We don’t go to Teatro Grattacielo’s annual concert opera to hear the rare (often unknown) Verismo opera that’s been dug up for the occasion, though sometimes these scores are surprisingly entertaining—surprising because you wonder how a score like Montemezzi’s La Nave or Zandonai’s I Cavalieri di Ekebu ever got lost. On other occasions, you’re not surprised at all.  

What we go to Grattacielo for is fresh young voices singing their guts out. There are always one or two, often half a dozen, who make you wonder where they have been, where they got their excellent training, how Grattacielo found them and paid them to learn and rehearse this one-shot wonder (and there are covers who must learn it, too—and once, for Mascagni’s Il Piccolo Marat, a lead tenor summoned at the last moment when the star and his replacement bowed out). All the lonely young singers—where do they all belong? They should be heard. They should be heard by us, by opera-lovers who appreciate them.

Tuesday night’s extravaganza at NYU’s Skirball Center on Washington Square, Franco Alfano’s Sakùntala, was typical. A succes d’estime at its 1921 Bologna premiere, it remained so little known that when Ricordi’s warehouse was bombed during World War II, the orchestrations were destroyed and had to be recreated from scratch by the composer (who only had a piano score) for a 1952 revival, the version used by Grattacielo, though the originals did turn up in time for performances in 2006 that are available on youtube (say the program notes). There have been several revivals since then at Rome and Wexford; Olivero did not disdain the title role.

Sakùntala is based on a fifth-century Sanskrit drama by Kalidasa about the mystical birth of Bharata, eponymous progenitor of the Indian nation, Bharatavarsha. The opera is so extravagant in its fragrant Orientalism that the composer became the obvious choice to complete Turandot when Puccini died three years later, his last act an incomplete muddle. (India, China—East is East, right? And on the opera stages of the West, they often meet.) Turandot ruined Alfano—hardly anyone remembers him now for anything else. But he did compose other operas. Teatro Grattacielo had given us Alfano’s Risurezzione; on Tuesday night, they got around to Sakùntala.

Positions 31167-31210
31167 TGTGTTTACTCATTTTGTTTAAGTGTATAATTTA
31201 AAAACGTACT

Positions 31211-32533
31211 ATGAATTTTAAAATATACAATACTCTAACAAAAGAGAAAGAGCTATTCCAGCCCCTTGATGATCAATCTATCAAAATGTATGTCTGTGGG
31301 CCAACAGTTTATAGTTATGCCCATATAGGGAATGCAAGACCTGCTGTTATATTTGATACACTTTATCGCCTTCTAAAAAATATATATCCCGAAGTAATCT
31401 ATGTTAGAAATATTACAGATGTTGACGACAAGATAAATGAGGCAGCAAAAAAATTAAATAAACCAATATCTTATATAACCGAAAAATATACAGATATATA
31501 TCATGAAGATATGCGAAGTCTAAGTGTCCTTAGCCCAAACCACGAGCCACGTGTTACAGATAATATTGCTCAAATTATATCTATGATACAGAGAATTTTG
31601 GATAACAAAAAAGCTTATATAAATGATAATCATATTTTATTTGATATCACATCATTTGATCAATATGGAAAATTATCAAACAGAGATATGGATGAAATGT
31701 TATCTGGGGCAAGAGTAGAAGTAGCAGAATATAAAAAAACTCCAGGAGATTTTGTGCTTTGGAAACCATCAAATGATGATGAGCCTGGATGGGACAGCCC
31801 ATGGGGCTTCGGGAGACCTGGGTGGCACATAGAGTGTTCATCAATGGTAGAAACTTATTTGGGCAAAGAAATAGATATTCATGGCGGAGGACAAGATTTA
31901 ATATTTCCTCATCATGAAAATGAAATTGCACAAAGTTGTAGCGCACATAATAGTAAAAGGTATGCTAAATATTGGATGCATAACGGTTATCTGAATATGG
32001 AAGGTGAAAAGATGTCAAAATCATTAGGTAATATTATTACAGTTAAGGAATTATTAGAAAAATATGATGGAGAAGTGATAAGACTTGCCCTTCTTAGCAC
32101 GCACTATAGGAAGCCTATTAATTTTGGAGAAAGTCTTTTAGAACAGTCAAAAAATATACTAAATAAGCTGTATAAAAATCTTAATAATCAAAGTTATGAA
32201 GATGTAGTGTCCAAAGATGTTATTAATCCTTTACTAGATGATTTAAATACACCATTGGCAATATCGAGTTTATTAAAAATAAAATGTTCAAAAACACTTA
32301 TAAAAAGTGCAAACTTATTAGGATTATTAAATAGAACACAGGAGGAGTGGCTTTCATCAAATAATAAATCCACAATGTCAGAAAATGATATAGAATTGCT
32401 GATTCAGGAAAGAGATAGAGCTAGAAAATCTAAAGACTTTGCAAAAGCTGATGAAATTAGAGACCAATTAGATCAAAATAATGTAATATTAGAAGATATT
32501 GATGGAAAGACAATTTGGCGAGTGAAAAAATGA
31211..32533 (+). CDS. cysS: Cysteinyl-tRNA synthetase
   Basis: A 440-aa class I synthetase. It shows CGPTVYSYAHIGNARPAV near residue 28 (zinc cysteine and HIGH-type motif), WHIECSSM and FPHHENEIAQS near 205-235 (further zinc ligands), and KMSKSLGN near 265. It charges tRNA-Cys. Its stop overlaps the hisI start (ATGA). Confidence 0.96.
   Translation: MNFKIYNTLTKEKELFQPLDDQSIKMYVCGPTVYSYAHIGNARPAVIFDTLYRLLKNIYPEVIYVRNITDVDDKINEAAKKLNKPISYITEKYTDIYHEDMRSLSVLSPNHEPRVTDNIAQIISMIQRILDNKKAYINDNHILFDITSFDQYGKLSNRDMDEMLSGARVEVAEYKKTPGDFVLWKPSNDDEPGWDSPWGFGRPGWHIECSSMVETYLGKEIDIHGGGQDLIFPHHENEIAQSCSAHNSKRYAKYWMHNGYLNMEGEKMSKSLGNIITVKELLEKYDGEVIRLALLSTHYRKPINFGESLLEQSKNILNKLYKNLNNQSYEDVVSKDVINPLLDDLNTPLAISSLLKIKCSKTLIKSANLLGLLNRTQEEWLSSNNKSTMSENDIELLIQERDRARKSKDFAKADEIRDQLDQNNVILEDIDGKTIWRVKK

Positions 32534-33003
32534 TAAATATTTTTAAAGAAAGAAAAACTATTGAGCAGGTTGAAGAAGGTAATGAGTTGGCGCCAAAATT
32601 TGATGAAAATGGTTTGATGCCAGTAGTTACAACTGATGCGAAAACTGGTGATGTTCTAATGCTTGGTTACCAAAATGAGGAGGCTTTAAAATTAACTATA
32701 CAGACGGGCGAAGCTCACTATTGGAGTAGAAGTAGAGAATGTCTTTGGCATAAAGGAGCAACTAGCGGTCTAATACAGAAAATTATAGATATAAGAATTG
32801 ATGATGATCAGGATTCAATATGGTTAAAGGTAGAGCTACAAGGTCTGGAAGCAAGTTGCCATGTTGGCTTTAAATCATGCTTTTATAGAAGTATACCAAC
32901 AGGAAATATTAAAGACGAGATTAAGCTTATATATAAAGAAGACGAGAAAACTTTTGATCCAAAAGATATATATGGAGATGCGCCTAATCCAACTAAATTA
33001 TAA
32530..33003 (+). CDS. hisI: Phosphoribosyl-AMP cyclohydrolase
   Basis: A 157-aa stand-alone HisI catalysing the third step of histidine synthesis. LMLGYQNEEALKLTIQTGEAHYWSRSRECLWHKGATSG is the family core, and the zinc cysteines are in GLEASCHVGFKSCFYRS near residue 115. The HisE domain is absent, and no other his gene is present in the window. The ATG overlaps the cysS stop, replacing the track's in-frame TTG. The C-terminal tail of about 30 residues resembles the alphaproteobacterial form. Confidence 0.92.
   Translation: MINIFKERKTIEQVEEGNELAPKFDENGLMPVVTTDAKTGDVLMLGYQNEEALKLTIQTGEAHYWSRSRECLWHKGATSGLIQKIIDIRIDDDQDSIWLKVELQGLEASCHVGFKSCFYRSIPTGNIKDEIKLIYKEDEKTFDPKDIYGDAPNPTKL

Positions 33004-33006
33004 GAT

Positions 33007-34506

This appears to have been the New York premiere of the opera and my guess is its dernière, too. The score, sumptuously orchestrated, is mostly atmosphere and very slight substance—it had none of the juice Alfano put into Turandot, where he had Puccini’s notes and previous scenes to build on. Vocal lines consist of arioso declamation over intricate orchestration. It is clear why conductors prefer Verismo to, say, Bel Canto or early Verdi—they have far more interesting and glory-making tasks to perform. Orchestra and scenery are the heart and soul of this repertory, where singers were the heart of Bel Canto. The scenery of Sakùntala was superbly hummable, even against the pipes and bricks of the back wall of Skirball Center, and Israel Gursky led a taut, swift-moving performance full of exquisite instrumental colors.

The title role of a priestess loved and betrayed by a king (but destined to be the mother of India) was taken by Michelle Johnson, who sang Aida in Glimmerglass last year. She has a shining soprano, beautifully warm and apparently tireless, ably conveying awakening love and passionate desperation. A beat crept into her first bursts of passion but that soon disappeared. She did not have much chance to display the floating tones of an Aida, but I’d be eager to hear her try them. Shirin Eskandani and Asako Tamura, assistant priestesses, also sang with authority and sensuous personality.

The caddish King went to that necessary Verismo central figure, the stentorian tenor, in this opera almost as thankless as Butterfly’s Pinkerton. Raúl Melo took a scene or two to warm to the task, but his anguish when magical veils of forgetfulness were lifted from his eyes was phrased with distinction. Lower voices were gratefully taken by Ashraf Sewailam (a Grattacielo stalwart who should be more widely heard), Peter Kendall Clark, Damian Savarino, Young Bok Kim and Kirk Dougherty. In a full staging, no doubt, the climate would have obliged many of these figures to appear bare-chested, but even without such distractions they filled the evening with macho thrills. (The ladies’ formal gowns were far better able to nod to Oriental motif.)